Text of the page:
In September 2016, Waltham Forest became the first council in the UK to commit to fully divesting its £660 million pension fund from fossil fuels. Earlier this month we co-hosted an event with their Labour Group to explore why and how they made this decision. A full write up of the event is here.

We recorded the speakers – videos of their speeches are below and include:

  • Stella Creasy MP (Walthamstow)
  • Cllr Clare Coghill (incoming leader of Waltham Forest Council)
  • Cllr Simon Miller (Chair Waltham Forest Pensions Committee)
  • Natalie Smith (lawyer, ClientEarth), and
  • Mika Minio-Paluello (Energy Economist, Labour Energy Forum)

With Labour Councillors from London and beyond present there was agreement that the fossil fuel divestment and reinvestment campaign should be one the Labour Party leads on. With 2018 local council elections approaching, Labour across London should build this campaign into our 2018 elections campaign; demonstrating we have a brave vision for a sustainable future and the new economy, with a pathway to get to it.

Stella Creasy MP (Walthamstow) gave an overview of the importance of divesting public pensions from fossil fuels, and reinvesting into sustainable infrastructure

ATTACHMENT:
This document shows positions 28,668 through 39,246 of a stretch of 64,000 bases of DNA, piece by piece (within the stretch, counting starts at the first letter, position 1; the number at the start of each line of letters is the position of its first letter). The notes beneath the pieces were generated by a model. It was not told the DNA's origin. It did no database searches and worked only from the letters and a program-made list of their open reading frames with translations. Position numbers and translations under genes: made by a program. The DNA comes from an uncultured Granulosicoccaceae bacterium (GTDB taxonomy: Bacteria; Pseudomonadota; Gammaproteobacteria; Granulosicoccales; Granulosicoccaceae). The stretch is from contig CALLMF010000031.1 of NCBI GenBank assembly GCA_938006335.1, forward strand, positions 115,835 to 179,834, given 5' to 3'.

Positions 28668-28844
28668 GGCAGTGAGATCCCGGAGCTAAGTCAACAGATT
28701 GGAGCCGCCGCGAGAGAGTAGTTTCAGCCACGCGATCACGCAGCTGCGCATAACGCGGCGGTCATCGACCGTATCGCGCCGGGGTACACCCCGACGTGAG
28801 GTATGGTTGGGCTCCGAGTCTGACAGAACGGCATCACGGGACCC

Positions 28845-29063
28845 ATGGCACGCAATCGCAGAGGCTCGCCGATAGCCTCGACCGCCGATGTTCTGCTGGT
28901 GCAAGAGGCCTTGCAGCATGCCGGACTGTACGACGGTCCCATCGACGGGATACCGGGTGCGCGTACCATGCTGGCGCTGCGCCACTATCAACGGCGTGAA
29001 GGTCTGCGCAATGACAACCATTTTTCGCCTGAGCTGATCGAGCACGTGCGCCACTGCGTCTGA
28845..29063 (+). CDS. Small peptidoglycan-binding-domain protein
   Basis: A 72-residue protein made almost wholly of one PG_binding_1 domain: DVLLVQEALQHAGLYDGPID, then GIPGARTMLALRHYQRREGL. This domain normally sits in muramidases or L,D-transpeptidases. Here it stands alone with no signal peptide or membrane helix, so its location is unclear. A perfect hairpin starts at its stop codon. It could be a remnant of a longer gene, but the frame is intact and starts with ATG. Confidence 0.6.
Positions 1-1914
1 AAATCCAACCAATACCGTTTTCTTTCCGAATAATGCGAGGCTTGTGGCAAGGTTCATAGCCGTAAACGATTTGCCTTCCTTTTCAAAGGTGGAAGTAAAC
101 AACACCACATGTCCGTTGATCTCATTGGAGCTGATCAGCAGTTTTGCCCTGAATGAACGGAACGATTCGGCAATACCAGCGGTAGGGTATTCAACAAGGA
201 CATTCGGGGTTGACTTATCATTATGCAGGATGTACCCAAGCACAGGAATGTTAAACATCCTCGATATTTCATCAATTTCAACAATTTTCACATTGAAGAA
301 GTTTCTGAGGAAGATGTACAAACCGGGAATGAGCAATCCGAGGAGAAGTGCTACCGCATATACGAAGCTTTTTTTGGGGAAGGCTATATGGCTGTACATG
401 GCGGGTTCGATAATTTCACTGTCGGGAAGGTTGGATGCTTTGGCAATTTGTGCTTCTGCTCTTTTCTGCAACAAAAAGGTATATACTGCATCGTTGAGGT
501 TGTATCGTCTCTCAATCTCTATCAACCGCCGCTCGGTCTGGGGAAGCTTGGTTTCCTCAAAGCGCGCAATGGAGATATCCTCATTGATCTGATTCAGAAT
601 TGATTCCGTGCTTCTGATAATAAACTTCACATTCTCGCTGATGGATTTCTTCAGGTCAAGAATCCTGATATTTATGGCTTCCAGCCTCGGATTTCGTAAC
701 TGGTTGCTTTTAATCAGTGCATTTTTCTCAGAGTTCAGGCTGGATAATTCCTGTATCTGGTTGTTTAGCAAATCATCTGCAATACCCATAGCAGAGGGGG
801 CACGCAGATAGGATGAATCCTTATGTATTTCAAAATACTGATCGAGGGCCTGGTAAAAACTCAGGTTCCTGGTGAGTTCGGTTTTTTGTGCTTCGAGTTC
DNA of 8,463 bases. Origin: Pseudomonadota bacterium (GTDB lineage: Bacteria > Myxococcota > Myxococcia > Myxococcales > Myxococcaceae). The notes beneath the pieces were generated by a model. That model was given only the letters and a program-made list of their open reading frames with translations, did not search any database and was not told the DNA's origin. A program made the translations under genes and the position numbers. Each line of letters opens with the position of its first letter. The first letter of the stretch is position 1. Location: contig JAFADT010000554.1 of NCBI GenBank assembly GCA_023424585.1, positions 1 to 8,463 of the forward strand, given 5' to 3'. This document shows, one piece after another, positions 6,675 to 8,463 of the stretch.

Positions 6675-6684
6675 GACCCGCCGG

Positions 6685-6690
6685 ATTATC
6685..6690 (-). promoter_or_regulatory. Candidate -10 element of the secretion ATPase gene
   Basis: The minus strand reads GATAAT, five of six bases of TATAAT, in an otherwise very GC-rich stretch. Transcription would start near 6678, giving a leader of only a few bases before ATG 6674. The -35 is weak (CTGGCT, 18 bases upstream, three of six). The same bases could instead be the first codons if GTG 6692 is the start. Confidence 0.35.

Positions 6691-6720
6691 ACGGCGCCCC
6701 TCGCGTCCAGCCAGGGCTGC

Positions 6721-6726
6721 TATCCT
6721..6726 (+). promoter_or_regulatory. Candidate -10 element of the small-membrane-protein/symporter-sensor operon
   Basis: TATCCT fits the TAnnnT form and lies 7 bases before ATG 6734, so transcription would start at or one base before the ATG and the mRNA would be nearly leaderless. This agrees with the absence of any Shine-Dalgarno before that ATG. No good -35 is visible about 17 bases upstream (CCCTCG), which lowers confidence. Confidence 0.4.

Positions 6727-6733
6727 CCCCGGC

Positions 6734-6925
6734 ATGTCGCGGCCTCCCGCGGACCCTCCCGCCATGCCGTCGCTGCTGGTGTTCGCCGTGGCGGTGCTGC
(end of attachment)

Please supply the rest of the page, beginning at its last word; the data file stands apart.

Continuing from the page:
Cllr Simon Miller, Chair of the Waltham Forest Pensions Committee, shared the practical experience of how his committee decided to divest.

Cllr Clare Coghill, the incoming leader of Waltham Forest Council, placed Waltham Forest’s pensions pledge in the context of the council’s efforts to achieve clean air, including the Mini-Holland scheme.

Natalie Smith, a financial lawyer with ClientEarth, explained the legal responsibility that pension committee members have to take climate risks seriously under their fiduciary duty.

Mika Minio-Paluello of Labour Energy Forum underlined the importance of divesting and reinvesting in building the new economy and responding to Brexit.

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1 Comment

Mike Parr · April 19, 2017 at 9:28 am

Good first steps – but small first steps – which will give a small result – when the problem is very very large. There are 23 million households in the UK. At a guess around 11 million of these will be in buildings in need of significant energy rennovation. Putting some numbers to this – £10k/home (which is kinda a minimum) and 500k hoursehold/year (20 odd years to do the renno on 11 million) means £5 billion per year for 20 years. There is no sign of the Uk (or indeed any other EU member state – perhaps with the exception of Bulgaria) undertaking that scale of building energy renno – that is NEEDED – this is a need – not a luxury. Money is there – I talked to a Danish pension fund – they are looking to spend Euro3bn/year on suitable proejcts – problem is to take advantage of this sort of money you need scale & I do not see it in the UK & I do not see even a recognition of it in the UK – maybe I’m being unkind.

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